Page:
This Is the Age With the Least Happiness in Life—Here’s Why a Psychologist Says It’s Actually a Magic Year
We joke that the years before the reality of work and bills are the height of happiness. Remember when getting mail was fun and not a reminder to pay your Internet bill? And having a job sounded glamorous and didn't involve long hours at the office? According to a new study from the National Bureau of Economic Research, it might carry some weight. Researchers reviewed data from 132 countries and found a happiness curve. Happiness falls after the age of 18, reaching its lowest point in the late 40s.
The data shows that for most people the year when they feel unhappiest is 47. Many reported feeling anxious, depressed, lonely, lacking self-confidence, and feeling under strain during this time of life—a recipe for the classic "midlife crisis" stereotype. There are very real reasons some feel this way: some are under financial stress or perhaps aren't where they thought they would be at this stage of their lives.
But 47 is actually a magic year, one that should be celebrated, according to author of The Sunny Side Up, Lauren Cook, MMFT.
Just a few reasons to find happiness in life during your late 40s, according to a marriage and family therapist
1. You know what you value
"By the time you've reached 47, chances are likely that you know what brings you meaning in your life," says Cook. "That sense of aimless wondering that you can see in the 20s and 30s has usually dwindled and you have a much stronger sense of what to prioritize in your life." Of course, it's never too late to change directions.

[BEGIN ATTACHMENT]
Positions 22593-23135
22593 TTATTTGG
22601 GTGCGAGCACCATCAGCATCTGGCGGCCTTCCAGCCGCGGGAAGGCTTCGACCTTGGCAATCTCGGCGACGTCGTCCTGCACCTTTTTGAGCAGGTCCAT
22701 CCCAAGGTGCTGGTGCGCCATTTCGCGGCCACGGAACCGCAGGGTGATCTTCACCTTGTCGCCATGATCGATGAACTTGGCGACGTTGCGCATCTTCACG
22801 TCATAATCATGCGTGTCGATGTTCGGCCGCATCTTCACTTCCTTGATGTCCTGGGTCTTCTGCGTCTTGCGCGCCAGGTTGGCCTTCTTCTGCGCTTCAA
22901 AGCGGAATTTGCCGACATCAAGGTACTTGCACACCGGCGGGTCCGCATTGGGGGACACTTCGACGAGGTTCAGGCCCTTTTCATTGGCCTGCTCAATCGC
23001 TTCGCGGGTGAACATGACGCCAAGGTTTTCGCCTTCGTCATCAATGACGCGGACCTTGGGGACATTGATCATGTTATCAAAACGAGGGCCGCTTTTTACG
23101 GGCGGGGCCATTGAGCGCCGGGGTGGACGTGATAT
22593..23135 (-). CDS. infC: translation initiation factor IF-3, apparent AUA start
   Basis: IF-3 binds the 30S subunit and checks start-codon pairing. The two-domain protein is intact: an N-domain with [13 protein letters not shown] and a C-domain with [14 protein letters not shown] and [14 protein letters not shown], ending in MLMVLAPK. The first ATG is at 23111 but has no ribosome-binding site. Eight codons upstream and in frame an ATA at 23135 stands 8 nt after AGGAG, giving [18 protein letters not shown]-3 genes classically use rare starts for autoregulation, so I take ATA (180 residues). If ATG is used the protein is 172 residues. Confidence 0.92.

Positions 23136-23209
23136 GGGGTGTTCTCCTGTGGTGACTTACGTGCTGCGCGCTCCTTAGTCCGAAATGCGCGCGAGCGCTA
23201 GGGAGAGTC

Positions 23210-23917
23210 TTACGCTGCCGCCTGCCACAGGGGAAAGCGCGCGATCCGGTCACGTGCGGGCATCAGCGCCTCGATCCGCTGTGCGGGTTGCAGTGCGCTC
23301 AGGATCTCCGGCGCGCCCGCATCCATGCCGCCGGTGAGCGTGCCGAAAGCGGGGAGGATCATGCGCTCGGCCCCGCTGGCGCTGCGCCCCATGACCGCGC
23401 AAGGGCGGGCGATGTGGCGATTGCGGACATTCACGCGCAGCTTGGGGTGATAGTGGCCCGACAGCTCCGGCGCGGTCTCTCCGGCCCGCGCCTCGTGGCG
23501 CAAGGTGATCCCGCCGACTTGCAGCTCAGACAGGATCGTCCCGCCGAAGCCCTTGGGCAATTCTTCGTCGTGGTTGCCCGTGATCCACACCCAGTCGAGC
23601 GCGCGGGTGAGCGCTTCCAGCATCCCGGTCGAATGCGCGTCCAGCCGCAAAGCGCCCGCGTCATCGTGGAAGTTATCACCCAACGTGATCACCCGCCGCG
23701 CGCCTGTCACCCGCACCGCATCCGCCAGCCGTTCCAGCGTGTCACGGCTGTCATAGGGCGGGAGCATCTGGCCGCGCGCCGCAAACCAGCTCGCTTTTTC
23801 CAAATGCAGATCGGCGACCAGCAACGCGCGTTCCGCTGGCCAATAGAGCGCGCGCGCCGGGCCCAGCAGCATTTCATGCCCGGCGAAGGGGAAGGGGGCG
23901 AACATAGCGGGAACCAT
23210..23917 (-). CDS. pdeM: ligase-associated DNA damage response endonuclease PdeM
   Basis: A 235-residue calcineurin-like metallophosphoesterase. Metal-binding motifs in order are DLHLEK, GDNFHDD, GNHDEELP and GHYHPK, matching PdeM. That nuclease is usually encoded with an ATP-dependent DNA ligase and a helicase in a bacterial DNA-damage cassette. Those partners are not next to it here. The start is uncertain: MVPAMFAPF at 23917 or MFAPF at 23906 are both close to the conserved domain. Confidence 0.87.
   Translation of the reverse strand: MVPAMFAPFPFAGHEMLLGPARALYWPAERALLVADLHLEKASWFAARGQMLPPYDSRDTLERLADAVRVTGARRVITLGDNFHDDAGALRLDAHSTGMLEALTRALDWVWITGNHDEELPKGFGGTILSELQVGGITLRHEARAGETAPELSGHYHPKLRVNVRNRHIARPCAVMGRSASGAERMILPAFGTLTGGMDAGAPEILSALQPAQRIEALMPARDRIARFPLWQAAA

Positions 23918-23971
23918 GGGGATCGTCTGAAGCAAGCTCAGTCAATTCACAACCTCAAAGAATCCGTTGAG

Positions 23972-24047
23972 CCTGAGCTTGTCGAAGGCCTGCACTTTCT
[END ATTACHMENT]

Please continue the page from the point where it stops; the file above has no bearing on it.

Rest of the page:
2. You have your people
By the age of 47, chances are you can name at least a few people who have proved themselves to be your rocks, whether it's a partner or group of friends. "By this point in life, you've likely learned that some relationships can weather just about any storm and still stick around," she says.
3. You appreciate your body
Sure, you may have been more fit in your 20s—or, hey, maybe not—but you know what your body is capable of and are less likely to take it for granted by your late 40s. "You value appreciating the one body you have and enjoying it while you're in it," says Cook. "Whether this includes intentional exercise, healthy eating, or taking your body on fun adventures, you realize that there's no time like today to make full use of it."
While there are true life stressors in your 40s, perspective definitely plays a role here. The good news is that happiness reaches new heights again in your 70s, according to the study. Sometimes shifting focus is all it takes to find happiness in life at any age.
Here are eight science-backed tips for boosting happiness. Plus, the secret for creating long-lasting happiness.
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